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    Cool paint scheme on those locos, but I've seen it somewhere before, hmmmmmm........

    Sad to see another electrified railroad fallen, but those locos look like an exciting new chapter!! Hopefully one of the E60C's get saved for display atleast.
     
  6. Hardcoaler

    Hardcoaler TrainBoard Member

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    For trivia's sake, in the early 1960s when the SOU spent $30+ Million to modernize the busy "Rathole" between Oakdale, TN and Danville, KY, they engineered clearances to allow electrification. SOU later studied the economics of stringing wire multiple times, with the most promising era during the Arab oil embargo in 1974, but the financial return wasn't there and hasn't been since. The investment paid off though, as the line was later able to accommodate stacks with little fuss.

    Even the PRR worked various studies on extending catenary west of Harrisburg, around Horseshoe Curve, up and over the summit at Gallitzin and on to Pittsburgh.

    All very cool to think of what might have been.
     
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  7. acptulsa

    acptulsa TrainBoard Member

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    When the Norfolk and Western took over the Virginian in the late 1950s, they ripped the existing electrification out. This in spite of the fact that the N&W was highly motivated to use the coal produced by their biggest online customers as fuel, even staying committed to steam power longer than any other road, and experimenting with coal-fired turbine-electrics. Obviously, fuel prices have seldom been lower than they were in 1959. But when the Virginian ran on electricity produced by coal-fueled plants, and the N&W wound up selling brand new Virginian electric locomotives to the New Haven for pennies on the dollar, it's hard to see how that made economic sense. Apparently it did, though.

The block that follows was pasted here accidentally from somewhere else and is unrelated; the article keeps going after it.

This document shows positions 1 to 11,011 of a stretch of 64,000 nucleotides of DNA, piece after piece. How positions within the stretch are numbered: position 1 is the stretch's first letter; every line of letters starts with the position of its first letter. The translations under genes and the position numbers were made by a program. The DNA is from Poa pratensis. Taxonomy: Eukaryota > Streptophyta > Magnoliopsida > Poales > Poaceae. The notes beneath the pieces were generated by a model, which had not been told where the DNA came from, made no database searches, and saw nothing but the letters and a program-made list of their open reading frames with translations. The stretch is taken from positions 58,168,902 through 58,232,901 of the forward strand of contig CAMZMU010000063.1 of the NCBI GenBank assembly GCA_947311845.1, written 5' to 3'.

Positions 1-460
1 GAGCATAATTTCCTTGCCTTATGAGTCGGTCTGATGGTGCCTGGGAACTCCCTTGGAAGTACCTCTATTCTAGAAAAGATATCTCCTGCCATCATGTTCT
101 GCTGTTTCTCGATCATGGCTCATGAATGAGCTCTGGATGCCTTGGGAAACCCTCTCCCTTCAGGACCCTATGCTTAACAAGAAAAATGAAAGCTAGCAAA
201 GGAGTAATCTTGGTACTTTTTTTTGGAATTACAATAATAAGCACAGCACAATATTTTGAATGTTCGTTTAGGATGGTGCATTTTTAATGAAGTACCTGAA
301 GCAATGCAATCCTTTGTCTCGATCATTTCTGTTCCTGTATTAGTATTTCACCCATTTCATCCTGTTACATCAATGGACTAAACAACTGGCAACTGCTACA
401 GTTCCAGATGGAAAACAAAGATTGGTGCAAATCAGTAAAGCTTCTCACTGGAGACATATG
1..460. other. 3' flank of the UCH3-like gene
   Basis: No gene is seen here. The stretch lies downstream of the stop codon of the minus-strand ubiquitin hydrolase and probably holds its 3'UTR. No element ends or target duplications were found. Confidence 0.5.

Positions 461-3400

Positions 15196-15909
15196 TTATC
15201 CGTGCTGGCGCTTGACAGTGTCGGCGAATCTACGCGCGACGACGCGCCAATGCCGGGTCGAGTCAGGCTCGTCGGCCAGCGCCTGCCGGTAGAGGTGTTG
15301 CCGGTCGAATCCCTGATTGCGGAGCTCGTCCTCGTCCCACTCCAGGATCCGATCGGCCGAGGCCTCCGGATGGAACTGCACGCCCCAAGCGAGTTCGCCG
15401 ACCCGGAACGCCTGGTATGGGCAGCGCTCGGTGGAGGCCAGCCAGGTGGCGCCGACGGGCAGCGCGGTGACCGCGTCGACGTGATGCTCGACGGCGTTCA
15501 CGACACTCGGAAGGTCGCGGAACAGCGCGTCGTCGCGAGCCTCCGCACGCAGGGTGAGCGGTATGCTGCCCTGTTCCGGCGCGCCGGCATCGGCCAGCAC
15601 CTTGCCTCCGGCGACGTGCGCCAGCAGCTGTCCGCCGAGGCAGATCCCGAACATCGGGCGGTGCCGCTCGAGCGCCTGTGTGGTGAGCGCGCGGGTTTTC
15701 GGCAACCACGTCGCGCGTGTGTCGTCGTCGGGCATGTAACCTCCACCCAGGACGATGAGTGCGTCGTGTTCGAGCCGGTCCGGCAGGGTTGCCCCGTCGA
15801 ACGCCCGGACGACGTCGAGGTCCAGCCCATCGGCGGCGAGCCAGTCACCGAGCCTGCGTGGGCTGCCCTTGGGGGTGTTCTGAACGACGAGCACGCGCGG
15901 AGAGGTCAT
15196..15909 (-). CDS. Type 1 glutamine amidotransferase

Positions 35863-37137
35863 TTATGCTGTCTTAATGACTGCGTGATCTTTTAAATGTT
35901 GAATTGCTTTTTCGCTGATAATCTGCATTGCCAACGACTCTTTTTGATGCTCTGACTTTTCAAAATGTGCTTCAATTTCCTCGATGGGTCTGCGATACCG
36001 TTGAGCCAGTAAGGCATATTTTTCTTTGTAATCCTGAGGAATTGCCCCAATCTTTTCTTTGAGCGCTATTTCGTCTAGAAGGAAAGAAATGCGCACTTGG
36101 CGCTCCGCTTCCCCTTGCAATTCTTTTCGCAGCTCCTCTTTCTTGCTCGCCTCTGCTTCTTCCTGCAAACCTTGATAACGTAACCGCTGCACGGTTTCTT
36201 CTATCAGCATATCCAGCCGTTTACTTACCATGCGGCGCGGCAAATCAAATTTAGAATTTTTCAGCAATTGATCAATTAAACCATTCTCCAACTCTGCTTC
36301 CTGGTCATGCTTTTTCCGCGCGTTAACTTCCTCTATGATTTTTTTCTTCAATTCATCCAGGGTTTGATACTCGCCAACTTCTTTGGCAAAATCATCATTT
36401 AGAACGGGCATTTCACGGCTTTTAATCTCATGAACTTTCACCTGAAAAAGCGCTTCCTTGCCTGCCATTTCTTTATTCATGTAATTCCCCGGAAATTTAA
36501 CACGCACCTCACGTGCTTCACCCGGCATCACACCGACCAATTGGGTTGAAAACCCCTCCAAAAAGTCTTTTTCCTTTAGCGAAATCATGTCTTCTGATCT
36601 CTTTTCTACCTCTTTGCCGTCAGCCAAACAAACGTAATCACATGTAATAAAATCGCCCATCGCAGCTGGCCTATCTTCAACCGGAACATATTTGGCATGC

This may well have been a factor...

    The Pennsylvania/PennCentral/Conrail struggled with clearance issues under the wire a lot. There's a reason you just don't see old pics of Pennsylvania vista domes--there weren't any. Raising bridges and making tunnels taller to accommodate taller cars is expensive enough. But raising mile after mile of catenary, and possibly modifying all your pantographs, is an enormous expense.
     
    Last edited: Jul 30, 2017
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  8. Hardcoaler

    Hardcoaler TrainBoard Member